This explains when DJI (or other vendors) release a new drone or a new piece of firmware, it might take some time for Litchi to “catch up”, waiting for DJI to publish the upgrade to its SDK and APIs, and Litchi to produce its own update based on those changes – keeping Litchi users (like me ) on hold with the idea of a shiny new Mavic 3 or Mavic 3 Mini Pro in the hangar with a fresh Litchi install on the controller.

  • Litchi Mission Hub will run on Windows or Macs using common web browsers.  The Litchi VM browser extension required will work with Google Chrome or Firefox browsers. More on that later.

As of this writing, Litchi supports the following Drones/Controllers:

  • Mini 2
  • Mini SE
  • Air 2S
  • Mavic Mini 1
  • Mavic Air 2
  • Mavic 2 (Zoom/Pro)
  • Mavic (Air/Pro)
  • Phantom 4 (Standard/Advanced/Pro/ProV2)
  • Phantom 3 (Standard/4K/Advanced/Professional)
  • Inspire 1 (X3/Z3/Pro/RAW)
  • Inspire 2
  • Spark
  • DJI RC Pro
  • DJI Smart Controller
  • Crystalsky

Enterprise drones (M300 RTK, M2EA, etc) have some level of support but are not officially supported and tested.

Drones not supported yet:

  • Mini 3 Pro: We are waiting for support in the DJI SDK
  • Mavic 3: We are waiting for support in the DJI SDK 

Litchi Waypoint Mission Design

I find designing (and then of course flying) a waypoint mission using Litchi to be a very enjoyable part of owning a drone.

To be sure, I’m not necessarily talking about Part 107 contract work where you might have a deadline and/or a nervous client to satisfy.

Deciding when, where, and what to film can be an arduous process.

I live in a coastal area that has many terrific opportunities for aerial photo/videography.

Fig.1 – Google Earth

I combine my own local knowledge with sessions spent scouring Google Earth looking for possible fight design ideas.  Once I find a bit of an idea about a flight, I sometimes then make a personal trip (if it’s not prohibitively far to the site).  

As great as Google Earth or Maps Satellite view can be, there is no substitute for actually visiting the site and taking stock of what you actually are contending with.  

Only the keenest eye will pick up phone or power lines from satellite views on your computer/tablet or smartphone for instance.  This has caused more than a couple of back-to-the-drawing-board mission edits!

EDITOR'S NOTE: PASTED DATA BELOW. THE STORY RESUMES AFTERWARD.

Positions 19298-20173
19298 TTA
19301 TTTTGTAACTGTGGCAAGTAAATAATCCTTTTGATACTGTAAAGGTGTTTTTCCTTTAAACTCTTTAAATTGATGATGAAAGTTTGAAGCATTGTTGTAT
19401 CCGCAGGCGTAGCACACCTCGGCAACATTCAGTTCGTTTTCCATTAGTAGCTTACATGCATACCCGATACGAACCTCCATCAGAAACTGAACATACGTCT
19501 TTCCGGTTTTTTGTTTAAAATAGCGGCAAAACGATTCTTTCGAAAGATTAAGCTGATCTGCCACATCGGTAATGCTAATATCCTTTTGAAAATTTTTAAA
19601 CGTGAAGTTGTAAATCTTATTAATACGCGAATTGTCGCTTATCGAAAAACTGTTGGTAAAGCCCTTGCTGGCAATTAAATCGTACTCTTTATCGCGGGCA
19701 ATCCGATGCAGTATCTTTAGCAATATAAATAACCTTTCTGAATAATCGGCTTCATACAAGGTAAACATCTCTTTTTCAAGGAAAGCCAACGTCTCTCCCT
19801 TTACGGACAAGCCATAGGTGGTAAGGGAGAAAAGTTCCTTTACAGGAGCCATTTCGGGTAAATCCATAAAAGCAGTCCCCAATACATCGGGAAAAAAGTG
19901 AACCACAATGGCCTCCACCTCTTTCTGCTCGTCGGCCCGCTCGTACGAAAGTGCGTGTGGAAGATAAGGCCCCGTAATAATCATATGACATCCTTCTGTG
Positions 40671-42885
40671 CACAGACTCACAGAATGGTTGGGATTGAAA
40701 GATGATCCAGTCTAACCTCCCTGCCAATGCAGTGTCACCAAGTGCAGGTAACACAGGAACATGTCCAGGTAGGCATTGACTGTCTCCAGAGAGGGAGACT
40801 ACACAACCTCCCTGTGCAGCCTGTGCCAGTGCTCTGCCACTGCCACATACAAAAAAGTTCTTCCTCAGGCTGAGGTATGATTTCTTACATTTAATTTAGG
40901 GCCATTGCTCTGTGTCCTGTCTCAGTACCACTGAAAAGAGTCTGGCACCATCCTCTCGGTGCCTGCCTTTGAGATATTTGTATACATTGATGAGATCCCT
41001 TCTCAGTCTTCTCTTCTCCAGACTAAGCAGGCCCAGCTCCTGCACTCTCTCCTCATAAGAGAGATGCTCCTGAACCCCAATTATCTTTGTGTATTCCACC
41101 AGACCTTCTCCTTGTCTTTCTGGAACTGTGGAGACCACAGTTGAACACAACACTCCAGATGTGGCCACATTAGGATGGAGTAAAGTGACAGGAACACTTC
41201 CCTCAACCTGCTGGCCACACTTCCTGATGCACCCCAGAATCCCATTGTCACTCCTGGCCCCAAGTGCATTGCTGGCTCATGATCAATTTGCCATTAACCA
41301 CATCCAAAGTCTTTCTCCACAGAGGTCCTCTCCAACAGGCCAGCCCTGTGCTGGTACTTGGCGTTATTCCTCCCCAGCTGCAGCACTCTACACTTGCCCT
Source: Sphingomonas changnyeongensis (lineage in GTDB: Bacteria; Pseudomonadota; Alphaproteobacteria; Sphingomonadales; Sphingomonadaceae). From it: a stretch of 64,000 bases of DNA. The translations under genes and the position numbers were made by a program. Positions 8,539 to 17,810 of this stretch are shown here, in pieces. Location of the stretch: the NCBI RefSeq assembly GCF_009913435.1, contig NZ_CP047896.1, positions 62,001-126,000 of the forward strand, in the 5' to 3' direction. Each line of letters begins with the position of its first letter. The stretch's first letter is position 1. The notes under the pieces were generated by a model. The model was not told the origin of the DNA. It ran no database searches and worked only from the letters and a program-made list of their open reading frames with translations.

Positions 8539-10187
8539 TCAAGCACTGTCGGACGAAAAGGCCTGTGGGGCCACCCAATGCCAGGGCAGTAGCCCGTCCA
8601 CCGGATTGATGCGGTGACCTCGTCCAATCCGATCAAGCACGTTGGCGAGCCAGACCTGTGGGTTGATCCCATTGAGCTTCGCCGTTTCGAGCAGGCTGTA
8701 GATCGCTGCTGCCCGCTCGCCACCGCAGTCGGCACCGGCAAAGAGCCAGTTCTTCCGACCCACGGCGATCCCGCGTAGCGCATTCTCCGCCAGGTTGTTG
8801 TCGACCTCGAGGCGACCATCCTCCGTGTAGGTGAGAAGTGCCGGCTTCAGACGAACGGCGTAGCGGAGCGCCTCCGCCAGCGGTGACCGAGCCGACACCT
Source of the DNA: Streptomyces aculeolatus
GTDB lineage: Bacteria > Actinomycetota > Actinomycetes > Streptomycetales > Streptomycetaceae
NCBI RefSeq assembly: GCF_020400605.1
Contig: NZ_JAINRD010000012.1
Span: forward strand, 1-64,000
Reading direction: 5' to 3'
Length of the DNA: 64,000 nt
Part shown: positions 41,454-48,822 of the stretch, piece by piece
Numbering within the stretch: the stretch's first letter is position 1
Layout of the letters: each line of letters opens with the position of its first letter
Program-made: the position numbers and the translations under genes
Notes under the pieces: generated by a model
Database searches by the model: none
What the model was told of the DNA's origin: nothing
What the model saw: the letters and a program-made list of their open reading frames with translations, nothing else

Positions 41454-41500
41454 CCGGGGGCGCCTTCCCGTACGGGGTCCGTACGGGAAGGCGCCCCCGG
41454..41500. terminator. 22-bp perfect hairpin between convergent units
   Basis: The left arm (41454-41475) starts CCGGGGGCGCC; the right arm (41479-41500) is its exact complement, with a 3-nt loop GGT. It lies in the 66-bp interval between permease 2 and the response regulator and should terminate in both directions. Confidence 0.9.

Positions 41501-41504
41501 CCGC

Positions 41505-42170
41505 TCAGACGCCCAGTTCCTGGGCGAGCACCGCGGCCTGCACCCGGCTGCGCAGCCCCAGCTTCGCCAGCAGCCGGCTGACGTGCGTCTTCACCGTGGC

Seasoned mission designers know to look for shadows cast by telephone poles or cell phone towers in satellite views when concerned about these obstructions lurking in rather poor satellite image resolutions.

The Mission Hub 

Using Google Chrome (or Firefox) you can get started designing a waypoint mission by going to Mission Hub on the Litchi website.

If you’ve already purchased and installed Litchi, you will have created an account for yourself and will use this same information to log into Litchi’s “Mission Hub”. 

You don’t have to log into the Mission Hub to use it, but you will not be able to save and edit the missions you’ve created.

Even just practicing with the interface can help you form an opinion of the application and whether or not you want to take the plunge to become a paying customer.

Fig. 2 – Mission Hub before creating a mission

Eventually, you will need to install the Chrome Litchi Virtual Extension at Chrome Litchi Virtual Extension (link).

For Windows users, you can find an extension here.

This will add the mission export functionality to Litchi Mission Hub so you can load and fly your missions right from Google Earth.  Oh yeah!

After deciding on your first location to shoot or film, with the Mission Hub open, find the spot just as you would using Google Earth (you actually are Using Google Earth by the way).  

The interface is very straightforward.

Your 1st waypoint should be very near where you will be while the mission is flying.  If you’re using a DJI drone, this will most likely be your default Home Point – good to know! 

By clicking on the satellite view map, your 1st waypoint is created with a green pin marker showing the waypoint number and the default altitude.

The waypoint settings screen will appear –  that provides you with way(s) to configure the waypoint however you see fit. 

You can customize things like:

  • Altitude
  • Speed
  • Compass heading
  • Camera behavior, etc.

Other properties will give you the ability to control the UAV’s behavior and express what happens from one waypoint to the next using the waypoint setting screen(s).

Fig 3. – Waypoint Setting Screen

The Litchi Help website does a good job of explaining all the bells and whistles you’ll find on this setting screen (Fig 3.) and it pays to take a moment and understand the various things on it. 

It is unlikely that you will always want to accept the default values for these settings and knowing the effects of changing them is, to say the least, very useful and often important.

Your missions could either be video-based missions or ones that take 1 or more still photos along your waypoints.

A simple, typical Mission Hub screen might look like this:

Fig. 4 – Waypoint Mission Screen  (manually created orbit mission)

If you are logged in to the Mission Hub, you can save and edit your missions as much as you like.